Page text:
Discussions on Python software that powers the ChipWhisperer system
#1573 by Lechiffre
Thu Sep 07, 2017 9:27 pm
Hi,

The glitch repeat count limit of 255 is too low for my target and I would like to increase it.

I have just changed the limit and of course hit a problem. In the code below, rest[6] is only a byte and setting anything bigger that 255 is not possible.

resp = self.oa.sendMessage(CODE_READ, glitchaddr, Validate=False, maxResp=8)
...
resp[6] = num-1
self.oa.sendMessage(CODE_WRITE, glitchaddr, resp, Validate=False)

Is there any documentation on what self.oa is and it's message format?

Has anyone else hit this issue and know how to solve it?

Thanks,

Lechiffre
#1584 by fuzzer
Wed Sep 13, 2017 1:11 pm
What I've seen is 255 repeat is enough. Like in my target if I set anything larger than 204 it would basically reset or hang the system. My target is running at 204Mhz so 204 repeat cycles is 1us glitch window. 204 cycles translate to maybe 100 ARM instructions.
You might want to remove some of the capacitors on your cpu core power rail to make it easier to glitch.
#1600 by keesj
Tue Sep 19, 2017 2:46 pm
Hi,

I was looking into that code today so I figured I post something about this.

There is a direct relation between the code here and the FPGA code.
https://github.com/newaetech/chipwhispe ... ch.py#L345
The code reads a register (8 bytes) and modifies byte 7 to insert the Repeat
Code: Select all    @setupSetParam("Repeat")
    def setNumGlitches(self, num):
        """Set number of glitches to occur after a trigger"""
        num = int(num)
        resp = self.oa.sendMessage(CODE_READ, glitchaddr, Validate=False, maxResp=8)

        if resp is None or len(resp) < 8:
            logging.warning('Glitch Module not present?')
            return

        if num < 1:
            num = 1
        resp[6] = num-1
        self.oa.sendMessage(CODE_WRITE, glitchaddr, resp, Validate=False)


and the FPGA code in
https://github.com/newaetech/chipwhispe ... tch.v#L210
Code: Select all/*
    Clock-glitch settings main registers (address 51)
    [8..0]  = Glitch Offset Fine Phase
    [17..9] = Glitch Width Fine Phase
    [18] = Load Phases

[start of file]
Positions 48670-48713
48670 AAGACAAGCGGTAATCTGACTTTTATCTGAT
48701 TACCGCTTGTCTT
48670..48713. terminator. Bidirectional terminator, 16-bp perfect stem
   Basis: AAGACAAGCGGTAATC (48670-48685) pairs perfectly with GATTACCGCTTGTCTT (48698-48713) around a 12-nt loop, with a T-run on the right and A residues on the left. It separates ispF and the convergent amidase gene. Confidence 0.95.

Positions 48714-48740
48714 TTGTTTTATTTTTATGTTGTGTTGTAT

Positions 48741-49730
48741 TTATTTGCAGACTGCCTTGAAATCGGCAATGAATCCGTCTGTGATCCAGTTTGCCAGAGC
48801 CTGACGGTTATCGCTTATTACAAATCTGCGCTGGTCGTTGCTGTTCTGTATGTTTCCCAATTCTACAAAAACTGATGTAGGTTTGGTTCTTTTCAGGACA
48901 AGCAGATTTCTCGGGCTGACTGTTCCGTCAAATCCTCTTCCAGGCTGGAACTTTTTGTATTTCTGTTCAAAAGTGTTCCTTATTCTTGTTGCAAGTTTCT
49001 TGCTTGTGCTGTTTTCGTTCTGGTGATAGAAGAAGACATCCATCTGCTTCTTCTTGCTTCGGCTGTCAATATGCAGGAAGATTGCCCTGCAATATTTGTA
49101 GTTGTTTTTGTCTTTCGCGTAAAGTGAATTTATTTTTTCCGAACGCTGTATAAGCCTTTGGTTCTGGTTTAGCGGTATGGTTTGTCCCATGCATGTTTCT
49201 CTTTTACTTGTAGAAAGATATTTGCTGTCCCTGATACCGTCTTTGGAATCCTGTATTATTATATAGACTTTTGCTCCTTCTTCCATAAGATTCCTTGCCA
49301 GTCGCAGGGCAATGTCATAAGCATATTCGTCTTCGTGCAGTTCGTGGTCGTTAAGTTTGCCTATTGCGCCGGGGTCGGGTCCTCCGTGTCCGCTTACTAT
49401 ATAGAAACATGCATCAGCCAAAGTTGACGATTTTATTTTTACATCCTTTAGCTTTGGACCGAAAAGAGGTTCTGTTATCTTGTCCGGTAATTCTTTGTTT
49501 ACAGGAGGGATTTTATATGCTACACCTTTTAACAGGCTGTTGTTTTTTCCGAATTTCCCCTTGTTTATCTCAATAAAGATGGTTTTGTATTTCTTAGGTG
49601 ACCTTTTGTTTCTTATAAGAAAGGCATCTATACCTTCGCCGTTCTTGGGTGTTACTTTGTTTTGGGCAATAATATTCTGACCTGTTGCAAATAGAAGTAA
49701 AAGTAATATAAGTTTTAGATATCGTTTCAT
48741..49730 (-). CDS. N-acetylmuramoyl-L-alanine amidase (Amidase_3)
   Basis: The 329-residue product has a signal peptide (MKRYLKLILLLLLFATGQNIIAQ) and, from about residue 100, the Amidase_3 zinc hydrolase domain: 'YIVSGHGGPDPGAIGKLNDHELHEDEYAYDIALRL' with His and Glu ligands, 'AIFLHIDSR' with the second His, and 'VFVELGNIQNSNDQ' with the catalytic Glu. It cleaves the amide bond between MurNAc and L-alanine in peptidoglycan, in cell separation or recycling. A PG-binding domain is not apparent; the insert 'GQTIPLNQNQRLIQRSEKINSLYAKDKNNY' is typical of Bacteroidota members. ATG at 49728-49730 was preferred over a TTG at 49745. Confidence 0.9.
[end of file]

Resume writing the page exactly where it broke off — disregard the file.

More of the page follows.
[..19] =  Glitch Offset current setting
    [36..] =  Glitch Width current setting
    [37] = Offset Fine loaded
    [38] = Width Fine loaded
    [39] (Byte 4, Bit 7)  = Offset DCM Locked
    [40] (Byte 5, Bit 0)  = Width DCM Locked   
    [41] (Byte 5, Bit 1)  = DCM Reset
    [43..42] (Byte 5, Bit [3..2]) = Glitch trigger source
         00 = Manual
         01 = Capture Trigger (with offset, continous)
         10 = Continous
         11 = Capture Trigger (with offset, single-shot when manual glitch is '1')
   
    [46..44] (Byte 5, Bit [6..4]) = Glitch Type
         000 = Glitch is XORd with Clock (Positive or Negative going glitch)
         001 = Glitch is ORd with Clock (Positive going glitch only)
         010 = Glitch Only
         011 = Clock Only   
         100 = Glitch only based on enable, does not use phase-based difference.
               Can generate very long glitch pulses.

    [47] (Byte 5, Bit 7) = Manual Glitch. Set to 1 then 0, glitch on rising edge
   
    [55..48] (Byte 6, Bits [7..0])
         Cycles to glitch-1 (e.g. 0 means 1 glitch)
         
    [57..56] (Byte 7, Bits [1..0]) = Glitch Clock Source
          00 = Source 0
          01 = Source 1
         
    [63..58] (Byte 7, Bits [7..2]) = Unused
   
   
*/   
//and line 210
assign max_glitches = clockglitch_settings_reg[55:48];
//line 257 where the count logic is.
 reg [7:0] glitch_cnt;
    reg glitch_go;
    always @(posedge sourceclk) begin
      if (glitch_trigger)
         glitch_go <= 'b1;
       else if (glitch_cnt >= max_glitches)
         glitch_go <= 'b0;
end


Modifying the python code means modifying the FPGA code to have a more bits assigned to the counter.

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